"'The greatest danger to Israel is by the strategic arc that extends from Tehran, to Damascus to Beirut. And we saw the Assad regime as the keystone in that arc,' Oren told the Jerusalem Post in an interview. 'We always wanted Bashar Assad to go, we always preferred the bad guys who weren't backed by Iran to the bad guys who were backed by Iran.' He said this was the case even if the 'bad guys' were affiliated with Al-Qaeda. Oren expanded on his position in June 2014 at an Aspen Institute conference. Then, speaking as a former ambassador, Oren said Israel would even prefer a victory by the Islamic State, which was massacring captured Iraqi soldiers and beheading Westerners, than the continuation of the Iranian-backed Assad in Syria. 'From Israel's perspective, if there's got to be an evil that's got to prevail, let the Sunni evil prevail,' Oren said."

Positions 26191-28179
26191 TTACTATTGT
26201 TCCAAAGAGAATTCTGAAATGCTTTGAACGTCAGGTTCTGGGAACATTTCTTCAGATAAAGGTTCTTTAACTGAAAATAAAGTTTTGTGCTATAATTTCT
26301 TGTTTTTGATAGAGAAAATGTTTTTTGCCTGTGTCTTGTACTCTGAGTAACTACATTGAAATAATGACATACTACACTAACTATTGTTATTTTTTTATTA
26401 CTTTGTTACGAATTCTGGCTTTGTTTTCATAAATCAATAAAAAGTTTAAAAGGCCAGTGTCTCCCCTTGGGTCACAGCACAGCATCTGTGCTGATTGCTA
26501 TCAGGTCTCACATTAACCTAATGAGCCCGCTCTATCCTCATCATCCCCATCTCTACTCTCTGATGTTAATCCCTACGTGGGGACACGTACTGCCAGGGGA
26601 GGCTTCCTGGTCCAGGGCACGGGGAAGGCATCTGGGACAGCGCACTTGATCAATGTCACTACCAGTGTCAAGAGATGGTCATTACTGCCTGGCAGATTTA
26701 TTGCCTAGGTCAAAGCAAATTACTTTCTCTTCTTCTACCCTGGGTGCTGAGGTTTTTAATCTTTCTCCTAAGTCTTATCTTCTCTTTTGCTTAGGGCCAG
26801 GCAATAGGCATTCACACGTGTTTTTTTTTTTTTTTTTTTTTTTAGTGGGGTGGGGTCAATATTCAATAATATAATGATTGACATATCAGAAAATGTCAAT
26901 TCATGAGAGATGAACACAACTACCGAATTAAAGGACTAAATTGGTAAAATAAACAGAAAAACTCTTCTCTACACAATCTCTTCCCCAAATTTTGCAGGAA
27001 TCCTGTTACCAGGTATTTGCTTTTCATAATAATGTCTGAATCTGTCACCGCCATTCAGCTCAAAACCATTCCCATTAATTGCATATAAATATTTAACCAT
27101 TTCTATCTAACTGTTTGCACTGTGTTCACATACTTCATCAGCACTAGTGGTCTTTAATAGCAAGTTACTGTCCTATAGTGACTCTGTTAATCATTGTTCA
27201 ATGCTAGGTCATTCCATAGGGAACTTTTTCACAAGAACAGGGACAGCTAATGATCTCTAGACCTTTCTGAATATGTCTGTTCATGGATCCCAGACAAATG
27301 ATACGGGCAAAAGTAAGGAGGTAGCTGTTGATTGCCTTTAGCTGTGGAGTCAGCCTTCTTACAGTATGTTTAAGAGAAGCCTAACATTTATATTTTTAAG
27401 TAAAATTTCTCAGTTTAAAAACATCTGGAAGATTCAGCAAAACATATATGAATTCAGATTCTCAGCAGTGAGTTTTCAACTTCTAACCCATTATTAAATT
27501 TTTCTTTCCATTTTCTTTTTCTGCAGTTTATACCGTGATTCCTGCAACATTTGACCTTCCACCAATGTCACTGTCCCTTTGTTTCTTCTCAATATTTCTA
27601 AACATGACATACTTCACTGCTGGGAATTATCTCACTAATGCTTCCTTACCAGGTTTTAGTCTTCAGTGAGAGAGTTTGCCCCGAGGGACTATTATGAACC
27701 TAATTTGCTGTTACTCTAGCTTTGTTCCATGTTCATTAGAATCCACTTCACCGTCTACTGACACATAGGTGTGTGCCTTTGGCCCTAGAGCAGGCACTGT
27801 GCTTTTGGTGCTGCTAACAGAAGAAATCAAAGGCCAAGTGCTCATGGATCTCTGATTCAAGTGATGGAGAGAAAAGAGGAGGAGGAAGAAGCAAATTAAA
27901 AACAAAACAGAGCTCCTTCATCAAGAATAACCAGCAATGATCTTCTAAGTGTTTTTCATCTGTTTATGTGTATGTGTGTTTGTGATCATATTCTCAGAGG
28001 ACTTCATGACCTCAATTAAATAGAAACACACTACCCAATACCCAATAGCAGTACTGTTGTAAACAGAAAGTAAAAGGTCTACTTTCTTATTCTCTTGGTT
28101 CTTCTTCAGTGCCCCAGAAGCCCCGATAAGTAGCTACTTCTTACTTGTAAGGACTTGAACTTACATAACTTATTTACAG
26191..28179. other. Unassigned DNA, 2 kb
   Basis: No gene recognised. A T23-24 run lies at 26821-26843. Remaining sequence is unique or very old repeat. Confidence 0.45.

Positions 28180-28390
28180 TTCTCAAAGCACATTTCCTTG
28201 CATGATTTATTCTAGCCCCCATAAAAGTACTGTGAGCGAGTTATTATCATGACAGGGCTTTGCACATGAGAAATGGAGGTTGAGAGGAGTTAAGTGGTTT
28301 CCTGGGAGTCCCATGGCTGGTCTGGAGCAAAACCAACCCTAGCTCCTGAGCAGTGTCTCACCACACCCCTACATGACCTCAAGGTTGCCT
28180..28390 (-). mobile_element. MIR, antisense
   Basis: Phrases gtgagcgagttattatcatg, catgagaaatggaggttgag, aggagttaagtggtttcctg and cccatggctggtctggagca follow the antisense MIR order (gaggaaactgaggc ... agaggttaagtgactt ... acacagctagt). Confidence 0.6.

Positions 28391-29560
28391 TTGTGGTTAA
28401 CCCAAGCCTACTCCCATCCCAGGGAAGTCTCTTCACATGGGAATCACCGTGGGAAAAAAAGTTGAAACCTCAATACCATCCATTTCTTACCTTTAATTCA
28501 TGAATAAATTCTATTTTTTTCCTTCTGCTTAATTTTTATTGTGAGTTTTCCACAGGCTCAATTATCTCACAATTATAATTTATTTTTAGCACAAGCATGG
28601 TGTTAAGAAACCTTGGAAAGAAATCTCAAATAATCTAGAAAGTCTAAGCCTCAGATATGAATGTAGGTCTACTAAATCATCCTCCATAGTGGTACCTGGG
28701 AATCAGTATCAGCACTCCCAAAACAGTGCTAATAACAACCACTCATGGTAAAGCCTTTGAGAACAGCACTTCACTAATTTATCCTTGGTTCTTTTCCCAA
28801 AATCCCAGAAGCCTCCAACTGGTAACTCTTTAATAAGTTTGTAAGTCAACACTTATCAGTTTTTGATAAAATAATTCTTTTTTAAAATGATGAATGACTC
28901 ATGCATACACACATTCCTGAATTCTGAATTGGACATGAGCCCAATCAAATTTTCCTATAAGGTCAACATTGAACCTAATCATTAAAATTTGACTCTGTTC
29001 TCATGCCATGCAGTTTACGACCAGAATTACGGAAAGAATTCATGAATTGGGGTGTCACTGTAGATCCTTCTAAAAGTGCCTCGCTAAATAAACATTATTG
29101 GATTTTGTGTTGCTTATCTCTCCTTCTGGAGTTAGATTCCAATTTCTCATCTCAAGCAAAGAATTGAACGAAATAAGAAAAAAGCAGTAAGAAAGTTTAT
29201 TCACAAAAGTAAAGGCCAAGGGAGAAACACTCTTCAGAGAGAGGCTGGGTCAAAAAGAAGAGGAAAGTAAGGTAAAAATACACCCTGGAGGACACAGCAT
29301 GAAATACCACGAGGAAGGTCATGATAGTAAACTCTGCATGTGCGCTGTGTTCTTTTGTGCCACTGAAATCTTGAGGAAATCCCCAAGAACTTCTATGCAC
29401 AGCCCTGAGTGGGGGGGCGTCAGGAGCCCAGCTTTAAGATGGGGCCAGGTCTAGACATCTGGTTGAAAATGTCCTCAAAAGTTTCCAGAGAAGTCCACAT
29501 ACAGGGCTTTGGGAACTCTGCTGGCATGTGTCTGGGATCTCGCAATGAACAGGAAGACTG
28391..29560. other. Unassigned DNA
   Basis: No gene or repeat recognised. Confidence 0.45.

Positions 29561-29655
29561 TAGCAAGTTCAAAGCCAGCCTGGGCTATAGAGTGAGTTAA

The same game is being played in Yemen, of course, as Obama puts American military and logistic muscle behind a murderous air assault by the fountainhead of Sunni extremism, Saudi Arabia. Here, the Americans -- that great defender of democracy everywhere -- are helping the hidebound, head-chopping, tyrannical Saudi royal family in its ever-more frantic efforts to stay in power.